840.48 Refugees/5288: Telegram
The Ambassador in the United Kingdom (Winant) to the Secretary of State
[Received March 2—10:16 p.m.]
1708. Director IGC has written Embassy further regarding passports referred to in Embassy’s 1543, February 24th.40 His letter dated February 29th which suggests at its conclusion certain action by Department states as follows:
“Doctor Kullmann has returned from Switzerland where he was able to obtain a good deal of information. He discussed the matter with various Swiss authorities, with the United States Minister, the Polish Minister, the International Red Cross and with representatives of several voluntary organizations.
The facts are briefly as follows. There has been a large trade in passports. It is estimated that 4,000 have been issued from Switzerland and it is known that others have been issued from other neutral countries including Sweden. Some informants estimated the total number to be as high as nine to ten thousand but some thought that it did not exceed 5,000. In Switzerland it was organized by private individuals and reached such proportions that the Swiss Federal Government had to intervene since it threatened to embarrass their position and to give the German authorities the pretext of interfering with the Swiss administration of refugee affairs a matter in which the Swiss Government has hitherto successfully avoided any intervention and has been able to carry out a liberal policy to the great advantage of refugees in general. Legal action was taken against several of the organizers and at the same time enquiry was made regarding the authority of some of the representatives of the South American states to carry on these transactions. Doctor Kullmann was informed for instance that the Honduras Consul who had lost his exequatur for other reasons in 1942 had subsequently issued 400 passports. He further learnt that the Consuls in Switzerland of Haiti, Paraguay and Peru had been dismissed. The average price [Page 1001] paid for a passport was approximately 700 Swiss francs. On the other hand the Consul of San Salvador has acted from purely humanitarian motives and has charged no fee at all.
There seems little doubt that the German authorities are aware of what has been going on but for reasons of their own they have hitherto not adopted a general policy of withdrawing the passports. While in many cases the possession of these documents has afforded the owners protection against persecution and even special treatment in some of the camps, in other cases they have afforded no protection at all and particularly so where the persons concerned were not interned. Originally the German authorities seem to have cherished the hope that the persons with these South American passports might constitute a basis for the exchange of German nationals in South American countries and it is not improbable that they still have vague hopes of this. Other reasons have been suggested for their lack of consistency. Recently however they have been making enquiries through some of the protecting powers of the South American Governments concerned regarding the genuineness of the documents and they have been submitting lists of persons concerned with a view to verification.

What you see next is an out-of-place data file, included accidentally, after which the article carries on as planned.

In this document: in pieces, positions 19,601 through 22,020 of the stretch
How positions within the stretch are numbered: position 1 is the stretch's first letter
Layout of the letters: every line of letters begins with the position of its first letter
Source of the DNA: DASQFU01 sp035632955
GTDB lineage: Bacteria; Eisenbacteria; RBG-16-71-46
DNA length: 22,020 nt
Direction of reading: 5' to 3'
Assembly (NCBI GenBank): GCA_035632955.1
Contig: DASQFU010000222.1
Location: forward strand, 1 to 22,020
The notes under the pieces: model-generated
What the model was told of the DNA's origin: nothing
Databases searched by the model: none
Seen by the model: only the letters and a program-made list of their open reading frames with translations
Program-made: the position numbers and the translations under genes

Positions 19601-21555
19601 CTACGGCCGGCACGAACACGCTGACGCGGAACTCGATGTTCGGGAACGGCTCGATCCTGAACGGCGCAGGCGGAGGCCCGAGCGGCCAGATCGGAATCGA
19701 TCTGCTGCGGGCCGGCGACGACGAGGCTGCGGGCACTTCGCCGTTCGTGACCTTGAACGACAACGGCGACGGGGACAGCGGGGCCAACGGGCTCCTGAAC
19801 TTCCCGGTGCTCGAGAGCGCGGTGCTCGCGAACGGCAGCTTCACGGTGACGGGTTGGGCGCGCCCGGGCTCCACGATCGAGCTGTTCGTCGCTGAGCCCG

Of the countries mentioned in your letter of the 13th January41 the Consuls in Switzerland of Chile, Haiti, Paraguay, Peru and probably Ecuador were concerned in the issue of passports. It is probable though not certain that passports of Costa Rica, Nicaragua and Venezuela have been issued by Consuls in countries other than Switzerland.
The above is a brief statement of facts. In regard to action the Swiss authorities are very definite that any approach to the German authorities would not only [be] infructuose but would do more harm than good. There remains the approach to the Governments of the countries concerned which I mentioned in my letter of the 21st February. It is now clear that this approach should cover two points, (first) that the Governments should refrain from withdrawing the passports which have been issued and (second) that if and when the protecting power on the request of the German authorities submits lists of persons with such passports they should instruct the protecting power that the passports have been confirmed. The second is a new point but a very important one and I would ask that the State Department be requested to include it in its representations. I would also request that representations be made to the Government of San Salvador.”
- Not printed; it contained the partial text of a letter of February 21 from the Vice Director of the Intergovernmental Committee, G. G. Kullmann, indicating that only partial information regarding passports of refugees in occupied areas had been so far obtainable, and suggesting certain action by Department (840.48 Refugees/5254).↩
- Not printed.↩